Treating the great man with the deference due to his rank the illiterate blacksmith sought permission to ask Mirza Abu’l Fadl a question that, he said, had been troubling him. The scholar consented and the blacksmith asked. “Is it true that the religious traditions state that each raindrop is accompanied by an angel?” “Yes” replied the scholar. The blacksmith then asked permission to put another question. Again the scholar agreed. The blacksmith then asked, “Is it also true that it is said in the traditions that if there is a dog in the house an angel will never visit that home?“.  Without thinking the scholar replied again “Yes“. The blacksmith then observed. “In that case, no rain should ever fall on a house in which there is a dog.

Mirza Abu’l Fadl was outraged at being humiliated by an illiterate blacksmith and his companions whispered to him that the blacksmith was a Baha’i.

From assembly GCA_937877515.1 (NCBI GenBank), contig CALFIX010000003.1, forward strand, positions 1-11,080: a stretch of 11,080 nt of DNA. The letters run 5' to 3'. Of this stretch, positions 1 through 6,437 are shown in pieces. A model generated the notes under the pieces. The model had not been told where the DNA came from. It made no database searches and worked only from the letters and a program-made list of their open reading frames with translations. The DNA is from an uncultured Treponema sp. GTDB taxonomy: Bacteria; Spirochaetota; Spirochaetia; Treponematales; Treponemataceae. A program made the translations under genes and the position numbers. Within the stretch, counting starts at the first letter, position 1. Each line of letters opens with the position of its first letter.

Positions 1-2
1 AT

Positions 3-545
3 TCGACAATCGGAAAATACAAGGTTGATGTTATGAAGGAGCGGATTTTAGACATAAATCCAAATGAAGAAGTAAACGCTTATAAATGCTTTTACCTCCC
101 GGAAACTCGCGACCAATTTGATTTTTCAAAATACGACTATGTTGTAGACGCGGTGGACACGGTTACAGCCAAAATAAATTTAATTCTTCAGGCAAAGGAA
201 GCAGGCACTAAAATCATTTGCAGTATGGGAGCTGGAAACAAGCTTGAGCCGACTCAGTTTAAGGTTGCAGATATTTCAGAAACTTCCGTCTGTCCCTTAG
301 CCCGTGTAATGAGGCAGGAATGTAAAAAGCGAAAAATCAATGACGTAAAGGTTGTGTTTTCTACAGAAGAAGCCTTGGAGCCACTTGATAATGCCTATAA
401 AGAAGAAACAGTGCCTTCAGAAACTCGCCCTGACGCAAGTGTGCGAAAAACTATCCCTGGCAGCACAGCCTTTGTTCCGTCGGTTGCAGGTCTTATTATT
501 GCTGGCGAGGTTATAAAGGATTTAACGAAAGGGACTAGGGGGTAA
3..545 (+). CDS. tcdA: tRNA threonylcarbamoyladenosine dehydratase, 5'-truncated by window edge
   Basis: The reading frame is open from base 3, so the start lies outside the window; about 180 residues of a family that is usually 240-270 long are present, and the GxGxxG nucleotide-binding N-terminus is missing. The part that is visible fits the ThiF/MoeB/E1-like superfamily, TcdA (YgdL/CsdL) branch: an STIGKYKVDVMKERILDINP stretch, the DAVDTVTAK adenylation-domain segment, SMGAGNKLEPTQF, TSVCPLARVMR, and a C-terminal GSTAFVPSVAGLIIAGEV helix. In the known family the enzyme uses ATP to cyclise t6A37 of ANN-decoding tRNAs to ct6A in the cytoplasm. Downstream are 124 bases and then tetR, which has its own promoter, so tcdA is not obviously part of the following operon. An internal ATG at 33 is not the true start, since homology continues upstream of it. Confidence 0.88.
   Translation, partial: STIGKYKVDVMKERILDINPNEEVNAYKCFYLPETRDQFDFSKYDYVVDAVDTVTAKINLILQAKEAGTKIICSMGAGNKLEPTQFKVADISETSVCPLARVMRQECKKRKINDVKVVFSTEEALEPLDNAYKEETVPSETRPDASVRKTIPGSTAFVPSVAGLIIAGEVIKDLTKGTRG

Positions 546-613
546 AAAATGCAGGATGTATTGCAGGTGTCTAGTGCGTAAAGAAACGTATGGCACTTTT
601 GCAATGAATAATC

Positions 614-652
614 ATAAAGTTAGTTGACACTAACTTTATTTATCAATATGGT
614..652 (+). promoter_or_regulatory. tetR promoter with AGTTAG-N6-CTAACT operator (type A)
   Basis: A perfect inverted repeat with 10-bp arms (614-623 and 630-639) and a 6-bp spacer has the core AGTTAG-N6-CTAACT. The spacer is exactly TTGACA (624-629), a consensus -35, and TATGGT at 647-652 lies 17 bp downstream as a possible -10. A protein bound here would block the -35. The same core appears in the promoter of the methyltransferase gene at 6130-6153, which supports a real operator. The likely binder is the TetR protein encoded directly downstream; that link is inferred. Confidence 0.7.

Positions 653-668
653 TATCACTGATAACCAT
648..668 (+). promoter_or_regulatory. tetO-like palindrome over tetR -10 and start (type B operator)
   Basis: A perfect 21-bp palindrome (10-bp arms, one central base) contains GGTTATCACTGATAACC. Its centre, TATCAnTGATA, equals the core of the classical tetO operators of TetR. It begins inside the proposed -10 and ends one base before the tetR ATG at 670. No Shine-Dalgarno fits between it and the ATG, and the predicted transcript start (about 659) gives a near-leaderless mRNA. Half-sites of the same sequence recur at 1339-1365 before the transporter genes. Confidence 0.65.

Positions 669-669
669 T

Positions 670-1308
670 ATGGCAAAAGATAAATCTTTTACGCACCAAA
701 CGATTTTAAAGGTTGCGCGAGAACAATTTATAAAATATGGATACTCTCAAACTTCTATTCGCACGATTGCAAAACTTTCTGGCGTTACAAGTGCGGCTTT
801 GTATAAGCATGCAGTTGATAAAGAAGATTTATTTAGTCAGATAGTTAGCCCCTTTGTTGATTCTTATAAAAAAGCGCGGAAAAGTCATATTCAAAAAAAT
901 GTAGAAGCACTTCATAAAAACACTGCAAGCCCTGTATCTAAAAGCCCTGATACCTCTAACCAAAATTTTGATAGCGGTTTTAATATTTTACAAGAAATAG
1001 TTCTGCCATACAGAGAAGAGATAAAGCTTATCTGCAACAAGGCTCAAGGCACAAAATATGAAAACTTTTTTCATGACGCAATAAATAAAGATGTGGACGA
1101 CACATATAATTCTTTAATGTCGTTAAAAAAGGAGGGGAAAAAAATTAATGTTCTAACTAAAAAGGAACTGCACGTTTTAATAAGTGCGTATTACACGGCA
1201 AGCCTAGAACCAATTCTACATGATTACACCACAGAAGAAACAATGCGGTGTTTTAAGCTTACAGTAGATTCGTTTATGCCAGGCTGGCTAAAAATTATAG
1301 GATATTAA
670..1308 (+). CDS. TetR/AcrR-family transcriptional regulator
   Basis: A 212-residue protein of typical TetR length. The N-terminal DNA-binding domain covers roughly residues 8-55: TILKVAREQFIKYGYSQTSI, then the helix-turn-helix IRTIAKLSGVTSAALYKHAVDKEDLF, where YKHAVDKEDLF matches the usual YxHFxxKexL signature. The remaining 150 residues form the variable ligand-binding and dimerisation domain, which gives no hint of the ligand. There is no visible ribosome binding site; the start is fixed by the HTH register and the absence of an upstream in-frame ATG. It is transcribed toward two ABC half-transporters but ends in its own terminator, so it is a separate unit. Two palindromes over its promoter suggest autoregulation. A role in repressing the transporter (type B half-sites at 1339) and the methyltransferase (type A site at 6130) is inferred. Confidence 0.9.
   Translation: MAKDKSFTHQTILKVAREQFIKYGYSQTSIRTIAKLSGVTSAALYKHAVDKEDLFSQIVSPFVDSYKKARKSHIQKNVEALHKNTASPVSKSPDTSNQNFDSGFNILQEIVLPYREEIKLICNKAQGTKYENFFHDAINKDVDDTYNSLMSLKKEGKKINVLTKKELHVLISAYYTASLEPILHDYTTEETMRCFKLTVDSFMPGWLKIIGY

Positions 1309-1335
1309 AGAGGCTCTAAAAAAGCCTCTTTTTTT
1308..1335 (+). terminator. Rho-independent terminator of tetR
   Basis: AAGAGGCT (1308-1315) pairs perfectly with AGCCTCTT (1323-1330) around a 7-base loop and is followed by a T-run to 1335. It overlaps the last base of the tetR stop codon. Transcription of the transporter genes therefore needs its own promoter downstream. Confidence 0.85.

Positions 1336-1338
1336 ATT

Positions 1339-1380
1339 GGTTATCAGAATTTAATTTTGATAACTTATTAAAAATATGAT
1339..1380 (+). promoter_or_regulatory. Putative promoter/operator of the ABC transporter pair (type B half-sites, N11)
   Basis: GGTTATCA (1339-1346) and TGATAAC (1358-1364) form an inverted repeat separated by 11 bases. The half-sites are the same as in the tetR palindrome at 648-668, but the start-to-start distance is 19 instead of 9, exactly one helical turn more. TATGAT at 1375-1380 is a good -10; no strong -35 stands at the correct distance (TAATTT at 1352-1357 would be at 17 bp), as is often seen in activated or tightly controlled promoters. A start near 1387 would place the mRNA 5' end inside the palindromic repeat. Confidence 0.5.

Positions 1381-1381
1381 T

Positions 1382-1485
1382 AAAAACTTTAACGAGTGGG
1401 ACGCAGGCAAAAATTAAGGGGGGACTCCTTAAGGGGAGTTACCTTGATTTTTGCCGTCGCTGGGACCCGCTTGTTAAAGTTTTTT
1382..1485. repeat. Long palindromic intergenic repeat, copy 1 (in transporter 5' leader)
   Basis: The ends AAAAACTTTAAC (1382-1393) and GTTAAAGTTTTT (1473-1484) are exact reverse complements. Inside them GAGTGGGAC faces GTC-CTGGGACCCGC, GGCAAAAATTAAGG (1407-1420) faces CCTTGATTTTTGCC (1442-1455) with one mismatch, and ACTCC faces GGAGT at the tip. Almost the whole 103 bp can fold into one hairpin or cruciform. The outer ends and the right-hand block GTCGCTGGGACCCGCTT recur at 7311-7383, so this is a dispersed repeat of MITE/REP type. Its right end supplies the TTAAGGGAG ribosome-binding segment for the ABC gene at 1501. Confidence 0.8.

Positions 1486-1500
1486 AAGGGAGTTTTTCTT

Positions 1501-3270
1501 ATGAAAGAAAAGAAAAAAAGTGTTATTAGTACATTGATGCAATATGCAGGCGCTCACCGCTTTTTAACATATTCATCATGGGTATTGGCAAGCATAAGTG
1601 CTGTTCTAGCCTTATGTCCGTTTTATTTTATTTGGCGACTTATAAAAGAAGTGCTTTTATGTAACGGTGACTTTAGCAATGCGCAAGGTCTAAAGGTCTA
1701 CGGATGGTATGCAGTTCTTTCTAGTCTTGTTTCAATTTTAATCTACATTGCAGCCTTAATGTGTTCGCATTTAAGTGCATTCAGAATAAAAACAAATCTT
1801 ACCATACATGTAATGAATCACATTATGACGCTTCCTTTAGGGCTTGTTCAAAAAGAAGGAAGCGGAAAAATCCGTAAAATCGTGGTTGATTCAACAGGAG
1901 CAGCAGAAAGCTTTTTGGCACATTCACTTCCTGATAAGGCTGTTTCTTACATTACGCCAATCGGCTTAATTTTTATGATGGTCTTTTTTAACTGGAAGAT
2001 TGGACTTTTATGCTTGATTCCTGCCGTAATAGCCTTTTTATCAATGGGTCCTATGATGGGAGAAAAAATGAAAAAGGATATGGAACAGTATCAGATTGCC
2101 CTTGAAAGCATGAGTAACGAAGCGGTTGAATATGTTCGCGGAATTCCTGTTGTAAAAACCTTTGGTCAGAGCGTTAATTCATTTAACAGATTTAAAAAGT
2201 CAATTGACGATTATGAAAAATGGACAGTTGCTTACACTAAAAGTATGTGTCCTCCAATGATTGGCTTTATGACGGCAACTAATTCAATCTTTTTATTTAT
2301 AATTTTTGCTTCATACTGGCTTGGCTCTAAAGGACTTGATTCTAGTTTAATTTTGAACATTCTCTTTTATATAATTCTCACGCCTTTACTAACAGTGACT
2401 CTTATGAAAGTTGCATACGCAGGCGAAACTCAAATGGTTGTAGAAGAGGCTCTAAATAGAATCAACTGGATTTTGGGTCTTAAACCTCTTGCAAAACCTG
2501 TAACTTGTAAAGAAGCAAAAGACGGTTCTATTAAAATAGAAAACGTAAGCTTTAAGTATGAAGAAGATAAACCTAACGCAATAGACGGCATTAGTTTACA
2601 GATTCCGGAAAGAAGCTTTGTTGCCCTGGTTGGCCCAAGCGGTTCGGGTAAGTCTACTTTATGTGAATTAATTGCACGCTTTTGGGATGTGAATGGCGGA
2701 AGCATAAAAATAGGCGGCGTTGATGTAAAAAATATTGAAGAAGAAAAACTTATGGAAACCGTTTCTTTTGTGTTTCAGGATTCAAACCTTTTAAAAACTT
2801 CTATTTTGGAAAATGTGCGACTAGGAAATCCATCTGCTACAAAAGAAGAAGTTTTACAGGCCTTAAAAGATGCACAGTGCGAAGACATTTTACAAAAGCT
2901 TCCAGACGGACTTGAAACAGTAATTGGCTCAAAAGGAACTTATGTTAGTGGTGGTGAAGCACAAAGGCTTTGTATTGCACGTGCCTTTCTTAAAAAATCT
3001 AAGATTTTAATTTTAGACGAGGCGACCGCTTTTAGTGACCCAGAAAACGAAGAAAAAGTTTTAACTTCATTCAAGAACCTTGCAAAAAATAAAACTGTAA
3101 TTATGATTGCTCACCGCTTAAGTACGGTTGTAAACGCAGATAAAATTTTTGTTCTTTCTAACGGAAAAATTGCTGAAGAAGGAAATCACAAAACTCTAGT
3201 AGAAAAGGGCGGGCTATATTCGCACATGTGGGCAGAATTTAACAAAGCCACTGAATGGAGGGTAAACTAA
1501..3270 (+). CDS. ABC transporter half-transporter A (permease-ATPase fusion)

The blacksmith, however, had a keen insight into human character, and he was not motivated by unkindness, but rather by a desire to open the eyes of someone whose great learning was a barrier to new ideas. He suggested to his friends that as the scholar’s pride had been hurt he would want to argue with Baha’is to restore it. The blacksmith was right and Mirza Abu’l Fadl accepted an invitation to debate a Baha’i from someone who knew him. This man also was wise, and he did not introduce the scholar to people of great learning. Rather he would introduce him to “simple” Baha’is “devoid of learning”. These apparently unlearned folk were able to easily confound him and demonstrate their true insight. After a while, Mirza Abu’l Fadl became more and more humble and later he also met learned Baha’is. In his own words Mirza Abu’l Fadl writes:

For nearly eight months [I] held many a debate with the learned of this Faith. At the end of this period I found that all my vain imaginings had been broken down and had vanished. I then began to tread the path of search after truth.

Although Mirza Abu’l Fadl became more and more attracted to what he learnt, he was still unable to face the choice before him. Like George Townshend, becoming a Baha’i would mean the loss of position and everything he had devoted his life to.